It’s the early 1970s in Austin, Texas, and the Outlaw Country movement is in full swing. Willie just played the Armadillo World Headquarters. Jerry Jeff Walker and the Lost Gonzo Band just recorded Viva Terlingua live in Luckenbach. But the most revered record among Austin singer-songwriters is by an unknown 20-something named Willis Alan Ramsey.
The self-titled 1972 album, produced by Leon Russell and released on Russell’s label Shelter, is considered the holy grail of songwriting. Artists such as Lyle Lovett, who has long praised Ramsey, still names the record as one of his greatest inspirations. The album, which featured Ramsey on the cover wearing a tilted-back cowboy hat and a mischievous grin, was passed around pickers circles and college campuses, along with the message “You have to listen to this guy.”
Despite its appeal, Ramsey’s album never spawned a hit. Okay, that’s not entirely true. In 1976, pop group Captain and Tennille spun Ramsey’s tender, quirky “Muskrat Candlelight” into the much maligned synthesized rodent romp, “Muskrat Love.” And even though his mailman surely gets a workout from delivering his royalty checks, Ramsey never really got his big break. There was no large scale tour and little to no radio play of his record. His songs didn’t appeal to a drunk and rowdy bar crowd. Willis Alan Ramsey is music do drink at home to. His stirring story songs about tragic characters like Montana barmaids and small town petty thieves were made to be heard, not shouted over in a honky tonk.
Most artists who only record one album fade from public memory. But not Willis Alan Ramsey. His songs are too good. After over forty years, fans are still clamoring for a follow up album.
With one perfect record, a cult figure was born.
The Ballad of Spider John
Willis Alan Ramsey was born in Alabama and raised in Dallas. Fresh out of high school, Ramsey began kicking around Austin coffee shops with fellow songwriters Ray Wylie Hubbard and Steven Fromholz. The young songwriter was in the epicenter of the burgeoning cosmic cowboy movement lead by Michael Martin Murphy, Jerry Jeff Walker and B.W. Stevenson. Ramsey’s honest, offbeat lyrics appealed to the long-haired crowd in the capital city and across Texas. One night, a young aspiring songwriter and Texas A&M student named Lyle Lovett was in the crowd at Ramsey’s show. Lovett was enraptured by Ramsey’s voice and lyrics. Lovett began booking Ramsey at the Texas A&M coffee house he frequented, getting a crash course in songwriting from his idol.
“I learned every song off his record,” Lovett once said. “I wanted to be Willis Alan Ramsey.”
He wasn’t alone. For many, Willis Alan Ramsey was the soundtrack of Texas youth. The swaggering country-funk song “Northeast Texas Women,” later covered by both Jerry Jeff Walker and American Aquarium, became Ramsey’s first regional hit. The song celebrates the “cast iron curls and aluminum dimples” of Texas women from Dallas to Dimebox.
But it’s Ramsey’s ballads that pack the biggest punch. “Angel Eyes,” an achingly beautiful love song, is especially impressive considering Ramsey was only 21 when it was recorded.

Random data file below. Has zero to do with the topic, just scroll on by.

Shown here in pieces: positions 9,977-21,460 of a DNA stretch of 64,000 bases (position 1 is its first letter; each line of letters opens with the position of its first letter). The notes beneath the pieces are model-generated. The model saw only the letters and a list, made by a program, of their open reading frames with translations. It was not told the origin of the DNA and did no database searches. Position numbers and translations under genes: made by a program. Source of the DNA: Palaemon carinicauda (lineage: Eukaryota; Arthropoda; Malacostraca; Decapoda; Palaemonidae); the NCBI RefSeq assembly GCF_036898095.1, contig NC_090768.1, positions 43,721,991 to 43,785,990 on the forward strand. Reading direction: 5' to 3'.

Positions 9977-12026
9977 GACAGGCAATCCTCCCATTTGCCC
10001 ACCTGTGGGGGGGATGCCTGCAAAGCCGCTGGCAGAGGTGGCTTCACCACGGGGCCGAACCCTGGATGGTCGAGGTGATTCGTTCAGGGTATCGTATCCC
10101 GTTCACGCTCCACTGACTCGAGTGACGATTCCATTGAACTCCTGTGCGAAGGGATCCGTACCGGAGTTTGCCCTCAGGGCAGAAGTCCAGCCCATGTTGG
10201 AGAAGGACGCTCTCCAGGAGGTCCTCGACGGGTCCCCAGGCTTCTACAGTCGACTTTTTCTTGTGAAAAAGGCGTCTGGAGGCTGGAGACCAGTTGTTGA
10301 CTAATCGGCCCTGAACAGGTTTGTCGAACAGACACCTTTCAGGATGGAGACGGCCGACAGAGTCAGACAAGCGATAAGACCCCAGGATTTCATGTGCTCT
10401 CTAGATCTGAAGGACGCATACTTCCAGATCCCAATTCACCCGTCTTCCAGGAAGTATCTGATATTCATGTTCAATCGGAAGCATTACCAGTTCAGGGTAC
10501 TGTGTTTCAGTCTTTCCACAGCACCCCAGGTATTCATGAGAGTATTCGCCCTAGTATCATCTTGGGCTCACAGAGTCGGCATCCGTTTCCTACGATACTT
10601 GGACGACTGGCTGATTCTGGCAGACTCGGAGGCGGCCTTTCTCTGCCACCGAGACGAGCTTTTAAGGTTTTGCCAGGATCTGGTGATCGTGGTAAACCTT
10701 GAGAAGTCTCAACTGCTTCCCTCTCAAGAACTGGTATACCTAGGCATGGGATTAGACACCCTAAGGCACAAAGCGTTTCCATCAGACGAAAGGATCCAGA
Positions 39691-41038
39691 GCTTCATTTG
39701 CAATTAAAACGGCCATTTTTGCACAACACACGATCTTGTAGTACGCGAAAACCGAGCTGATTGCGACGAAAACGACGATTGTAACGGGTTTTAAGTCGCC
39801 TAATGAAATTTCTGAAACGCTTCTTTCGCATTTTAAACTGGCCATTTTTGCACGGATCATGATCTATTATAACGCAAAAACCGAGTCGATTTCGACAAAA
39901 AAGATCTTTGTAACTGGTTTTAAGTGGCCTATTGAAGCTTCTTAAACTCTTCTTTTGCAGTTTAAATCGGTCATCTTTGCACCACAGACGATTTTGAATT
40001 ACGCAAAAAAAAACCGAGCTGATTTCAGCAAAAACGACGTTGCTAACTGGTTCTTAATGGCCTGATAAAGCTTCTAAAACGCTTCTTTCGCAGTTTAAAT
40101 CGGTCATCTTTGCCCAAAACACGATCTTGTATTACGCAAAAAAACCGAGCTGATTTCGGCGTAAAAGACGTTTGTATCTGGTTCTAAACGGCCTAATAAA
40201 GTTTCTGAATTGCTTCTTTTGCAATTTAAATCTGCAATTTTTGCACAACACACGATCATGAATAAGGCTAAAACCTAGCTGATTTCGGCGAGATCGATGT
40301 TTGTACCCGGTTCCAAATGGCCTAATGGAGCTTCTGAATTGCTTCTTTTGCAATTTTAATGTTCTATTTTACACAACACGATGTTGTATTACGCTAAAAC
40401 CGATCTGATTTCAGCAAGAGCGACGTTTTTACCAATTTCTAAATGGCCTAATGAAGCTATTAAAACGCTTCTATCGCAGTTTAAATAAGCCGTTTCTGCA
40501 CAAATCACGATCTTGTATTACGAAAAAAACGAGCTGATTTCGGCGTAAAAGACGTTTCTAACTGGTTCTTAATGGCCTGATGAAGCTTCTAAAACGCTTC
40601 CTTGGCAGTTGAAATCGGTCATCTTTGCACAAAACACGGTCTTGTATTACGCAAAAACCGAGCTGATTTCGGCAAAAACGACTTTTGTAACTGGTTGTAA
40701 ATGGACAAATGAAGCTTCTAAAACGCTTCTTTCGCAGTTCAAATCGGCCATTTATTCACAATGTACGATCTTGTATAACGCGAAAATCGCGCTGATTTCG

“Lord, she’s as sweet as one of her pecan pies,” Ramsey sings in a wise-beyond-his-years warble. “Listening to her laughter I get hypnotized.”
After the release of the album, Ramsey tried moving to Nashville. In 2000, Ramsey told The New York Times he had felt no one was listening to his quiet story songs in the Urban Cowboy-crazed Texas of the 1980s. He quickly became disenchanted with Music City and moved to London for a stretch.
All the while, Ramsey’s status as the unsung hero of Texas music only grew. His songs were recorded by Waylon Jennings, Jimmie Dale Gilmore, Jimmy Buffett and Shawn Colvin. And then there’s Lyle Lovett, perhaps the greatest Ramsey disciple of them all. Lovett recorded Ramsey’s “Sleepwalking” on 1998’s Step Inside This House and co-wrote “North Dakota,” from 1992’s Joshua Judges Ruth, with his songwriter hero.
Eventually, Ramsey moved back to Texas when he met and married Texas singer-songwriter Alison Rogers. (The couple co-wrote Lovett’s “That’s Right, You’re Not From Texas.”) After a few years out of the spotlight, Ramsey was ready to return to the Lone Star spotlight. He started performing on lyrics-focused programs such as The Texas Connection, hosted by Jerry Jeff Walker.
In the video below, Ramsey performs “Ballad of Spider John,” about a small time criminal reckoning with his past.
Worth the Wait
When asked “Where’s the second album?” by fans, Ramsey’s standard response is “What’s wrong with the first one?”
The answer among Ramsey devotees is, of course, “absolutely nothing.” His one and only album is a highly sought after rarity. Named as one of the 1,000 Recordings to Hear Before You Die, the cult of the Willis Alan Ramsey record is constantly gaining new members. There’s currently a Willis Alan Ramsey CD listed for $70 on eBay. As for snagging a copy on vinyl, well, good luck. (The album is available for streaming on Spotify.)
But you can’t blame us for wanting even more from the songwriter. And the truth is Ramsey does have plans for a sophomore album. He’s been working on a second album, Gentilly, since about 2003. A string of setbacks, including a flood that seriously damaged his Loveland, Co. studio, as well as Ramsey’s notorious perfectionism, has caused over a decade of delays.
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Ramsey still plays the occasional show, usually in Texas listening rooms. He doesn’t have to worry about anyone talking over his songs these days. They’re hanging on every word and waiting for an indication of how long he’ll keep us waiting on his mythic second album.
For now, we can only guess. In the meantime, we’ll gladly put the needle down on Texas’ greatest one album wonder for yet another spin.